At television's biggest event, the Superbowl 2024 in Las Vegas, ten newly developed Antelope Nucleus Pico 90° 4K cameras were used.
The Nucleus Pico 90° is a new design of the proven Nucleus Pico 4k ultra slow-motion camera, which makes it possible to be discreetly placed in tight spaces, such as goalposts, pylons, and net posts, to capture never-before-seen angles of sporting events.
At Super Bowl LVIII, for the first time ever, six Nucleus Pico 90° cameras were positioned within the goal posts ("doink" cameras), offering revolutionary perspectives on critical field goals and extra points. With the built-in zoom extraction system, it was possible to create digital zoom effects at key points within the live feed and slow-motion replays.
CBS Sports VP, Remote Technical Operations, Jason Cohen on the development of the ‘Doink Cam’: "... a company called Antelope, which was known for the Pico cameras, had developed a new camera called the Nucleus. It’s similar to a camera that we’ve started to embed in the pylons as well, but it is a 4K 4X–super-slow-motion mini POV camera. I had said, “Great, let’s just put a regular [small] camera in there.” [Fletcher] said, “No, no, no, you want to go super-slow-motion; you want to go to the 4K cutout. Let’s bring in Antelope...”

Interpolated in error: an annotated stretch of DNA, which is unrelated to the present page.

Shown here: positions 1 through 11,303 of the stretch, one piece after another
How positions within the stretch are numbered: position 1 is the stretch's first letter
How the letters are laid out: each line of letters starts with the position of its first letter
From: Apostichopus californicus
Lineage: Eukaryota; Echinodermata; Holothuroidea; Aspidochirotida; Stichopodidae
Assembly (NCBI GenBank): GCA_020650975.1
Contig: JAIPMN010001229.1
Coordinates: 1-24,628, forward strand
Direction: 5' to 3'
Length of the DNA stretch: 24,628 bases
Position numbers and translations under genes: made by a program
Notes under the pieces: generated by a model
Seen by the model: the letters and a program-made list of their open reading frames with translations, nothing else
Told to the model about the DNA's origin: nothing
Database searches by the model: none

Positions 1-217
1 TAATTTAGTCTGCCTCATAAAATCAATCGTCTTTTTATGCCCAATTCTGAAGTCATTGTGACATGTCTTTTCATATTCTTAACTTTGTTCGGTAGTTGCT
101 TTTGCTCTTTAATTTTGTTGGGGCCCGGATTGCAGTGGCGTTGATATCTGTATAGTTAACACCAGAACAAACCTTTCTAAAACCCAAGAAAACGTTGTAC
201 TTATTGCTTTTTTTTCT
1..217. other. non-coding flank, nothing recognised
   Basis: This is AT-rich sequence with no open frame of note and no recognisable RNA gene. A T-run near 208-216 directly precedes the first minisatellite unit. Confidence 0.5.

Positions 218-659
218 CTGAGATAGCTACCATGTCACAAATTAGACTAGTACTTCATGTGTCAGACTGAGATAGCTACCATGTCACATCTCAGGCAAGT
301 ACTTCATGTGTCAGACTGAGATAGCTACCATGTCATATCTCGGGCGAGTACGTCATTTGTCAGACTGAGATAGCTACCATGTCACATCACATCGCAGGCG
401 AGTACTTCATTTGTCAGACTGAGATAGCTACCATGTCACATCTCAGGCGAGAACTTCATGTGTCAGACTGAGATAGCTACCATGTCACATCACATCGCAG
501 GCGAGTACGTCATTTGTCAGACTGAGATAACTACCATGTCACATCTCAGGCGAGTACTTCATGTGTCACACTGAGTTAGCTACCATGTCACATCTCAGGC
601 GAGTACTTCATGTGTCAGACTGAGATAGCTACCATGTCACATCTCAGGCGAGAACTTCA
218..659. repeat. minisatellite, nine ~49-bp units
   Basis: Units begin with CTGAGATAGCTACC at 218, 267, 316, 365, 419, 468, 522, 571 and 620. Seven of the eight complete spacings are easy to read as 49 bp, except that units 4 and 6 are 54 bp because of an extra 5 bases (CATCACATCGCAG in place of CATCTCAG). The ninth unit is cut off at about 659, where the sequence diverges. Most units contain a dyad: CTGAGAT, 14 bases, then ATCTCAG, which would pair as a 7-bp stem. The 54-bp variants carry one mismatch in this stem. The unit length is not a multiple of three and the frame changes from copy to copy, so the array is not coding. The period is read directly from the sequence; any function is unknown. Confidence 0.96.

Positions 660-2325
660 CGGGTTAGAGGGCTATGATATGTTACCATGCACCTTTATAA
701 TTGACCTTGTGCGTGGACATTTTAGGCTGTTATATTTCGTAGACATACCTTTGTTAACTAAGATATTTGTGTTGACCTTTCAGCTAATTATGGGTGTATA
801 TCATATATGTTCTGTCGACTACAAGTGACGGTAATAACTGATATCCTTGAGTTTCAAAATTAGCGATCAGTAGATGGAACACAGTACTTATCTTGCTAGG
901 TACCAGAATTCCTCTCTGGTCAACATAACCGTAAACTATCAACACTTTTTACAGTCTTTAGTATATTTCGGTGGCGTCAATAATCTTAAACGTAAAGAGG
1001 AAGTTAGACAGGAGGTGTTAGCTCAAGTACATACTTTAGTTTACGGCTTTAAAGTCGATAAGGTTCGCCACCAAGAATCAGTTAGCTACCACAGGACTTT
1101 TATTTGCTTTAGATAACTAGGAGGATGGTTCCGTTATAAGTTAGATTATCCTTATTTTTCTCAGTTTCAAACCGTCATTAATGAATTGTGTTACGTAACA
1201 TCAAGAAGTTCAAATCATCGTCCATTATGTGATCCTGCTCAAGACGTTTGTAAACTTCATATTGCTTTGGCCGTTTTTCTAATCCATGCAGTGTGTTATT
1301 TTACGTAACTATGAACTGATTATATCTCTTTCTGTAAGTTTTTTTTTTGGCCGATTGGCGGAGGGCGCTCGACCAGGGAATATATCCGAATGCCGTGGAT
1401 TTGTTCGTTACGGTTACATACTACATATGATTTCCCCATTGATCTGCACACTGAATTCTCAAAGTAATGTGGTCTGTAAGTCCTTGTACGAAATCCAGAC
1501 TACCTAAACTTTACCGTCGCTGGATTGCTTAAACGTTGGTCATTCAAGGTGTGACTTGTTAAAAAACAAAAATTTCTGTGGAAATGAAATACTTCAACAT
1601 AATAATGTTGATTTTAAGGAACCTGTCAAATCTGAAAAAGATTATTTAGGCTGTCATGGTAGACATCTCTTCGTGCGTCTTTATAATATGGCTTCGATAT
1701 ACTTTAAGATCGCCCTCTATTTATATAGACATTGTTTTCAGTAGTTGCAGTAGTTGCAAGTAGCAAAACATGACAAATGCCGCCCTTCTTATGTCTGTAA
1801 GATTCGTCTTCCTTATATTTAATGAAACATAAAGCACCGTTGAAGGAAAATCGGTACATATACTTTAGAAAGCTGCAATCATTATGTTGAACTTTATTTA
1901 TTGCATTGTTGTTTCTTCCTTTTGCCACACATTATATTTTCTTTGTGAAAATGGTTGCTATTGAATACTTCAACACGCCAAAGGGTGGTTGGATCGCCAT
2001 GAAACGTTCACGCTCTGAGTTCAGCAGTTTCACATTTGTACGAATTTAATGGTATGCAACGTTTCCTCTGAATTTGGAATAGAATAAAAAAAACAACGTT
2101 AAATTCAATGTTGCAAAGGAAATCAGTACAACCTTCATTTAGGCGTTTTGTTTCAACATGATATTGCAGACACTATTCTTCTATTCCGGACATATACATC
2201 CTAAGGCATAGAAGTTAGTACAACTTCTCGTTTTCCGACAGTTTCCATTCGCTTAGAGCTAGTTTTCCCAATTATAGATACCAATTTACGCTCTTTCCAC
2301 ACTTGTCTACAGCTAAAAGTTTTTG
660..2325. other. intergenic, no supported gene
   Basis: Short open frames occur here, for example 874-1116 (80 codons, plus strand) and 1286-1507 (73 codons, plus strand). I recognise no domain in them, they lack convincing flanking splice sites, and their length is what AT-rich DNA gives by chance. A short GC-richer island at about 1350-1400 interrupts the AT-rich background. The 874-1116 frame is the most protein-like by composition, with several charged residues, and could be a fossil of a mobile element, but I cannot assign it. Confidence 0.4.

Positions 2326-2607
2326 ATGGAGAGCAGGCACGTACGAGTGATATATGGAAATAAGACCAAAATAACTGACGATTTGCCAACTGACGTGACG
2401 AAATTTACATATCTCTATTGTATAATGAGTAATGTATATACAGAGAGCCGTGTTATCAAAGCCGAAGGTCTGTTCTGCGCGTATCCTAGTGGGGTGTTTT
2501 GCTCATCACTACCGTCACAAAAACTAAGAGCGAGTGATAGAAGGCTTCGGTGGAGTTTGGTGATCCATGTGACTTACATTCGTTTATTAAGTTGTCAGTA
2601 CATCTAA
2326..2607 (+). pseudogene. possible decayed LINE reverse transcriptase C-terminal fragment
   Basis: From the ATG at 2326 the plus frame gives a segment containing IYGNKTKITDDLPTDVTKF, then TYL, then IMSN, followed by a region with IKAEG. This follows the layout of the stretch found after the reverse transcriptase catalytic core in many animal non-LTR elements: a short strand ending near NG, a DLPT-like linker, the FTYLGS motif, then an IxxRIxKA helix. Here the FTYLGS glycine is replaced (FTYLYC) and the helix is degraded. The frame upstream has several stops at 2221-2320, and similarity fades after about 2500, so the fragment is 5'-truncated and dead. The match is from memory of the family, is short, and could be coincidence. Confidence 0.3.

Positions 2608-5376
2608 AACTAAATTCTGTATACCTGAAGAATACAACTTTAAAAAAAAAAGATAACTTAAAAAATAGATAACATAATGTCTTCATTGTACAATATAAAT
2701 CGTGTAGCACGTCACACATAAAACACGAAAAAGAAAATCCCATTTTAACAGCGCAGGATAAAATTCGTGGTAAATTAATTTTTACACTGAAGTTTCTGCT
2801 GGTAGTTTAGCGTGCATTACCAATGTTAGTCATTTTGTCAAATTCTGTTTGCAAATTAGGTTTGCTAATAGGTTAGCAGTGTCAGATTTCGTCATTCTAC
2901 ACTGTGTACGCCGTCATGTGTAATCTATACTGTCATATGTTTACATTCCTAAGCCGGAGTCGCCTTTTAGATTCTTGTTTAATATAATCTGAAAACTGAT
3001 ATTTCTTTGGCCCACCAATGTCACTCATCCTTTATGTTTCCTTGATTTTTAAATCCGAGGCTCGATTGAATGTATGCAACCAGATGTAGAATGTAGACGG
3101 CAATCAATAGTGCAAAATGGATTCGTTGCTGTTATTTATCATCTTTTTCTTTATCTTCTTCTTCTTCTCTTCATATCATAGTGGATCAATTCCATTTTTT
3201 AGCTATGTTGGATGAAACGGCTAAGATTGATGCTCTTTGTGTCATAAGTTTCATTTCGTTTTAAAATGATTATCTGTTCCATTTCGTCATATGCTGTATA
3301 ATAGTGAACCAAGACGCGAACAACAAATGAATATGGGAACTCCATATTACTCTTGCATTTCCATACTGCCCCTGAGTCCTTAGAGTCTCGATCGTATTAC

Gert Kappes, CEO of Antelope System and his team were present at the Allegiant Stadium in Las Vegas and made sure everything ran smoothly. “We are thrilled to introduce the Nucleus Pico 90° camera to the world,” said Gert Kappes, “This innovative camera has the power to change the way sports are broadcasted, offering viewers a more immersive and exhilarating experience.”
Additional Nucleus Pico 90° cameras were strategically positioned inside the pylons on the sidelines and provided incredibly detailed footage of players' movements, ball trajectories, and players reactions in super-slow motion.
In addition to its impressive performance at Super Bowl LVIII, the Nucleus Pico 90° is now available for purchase. Learn more about the camera and its specifications here.
Are you curious to learn more about the development of the "Doink" cameras? Then dive deeper here: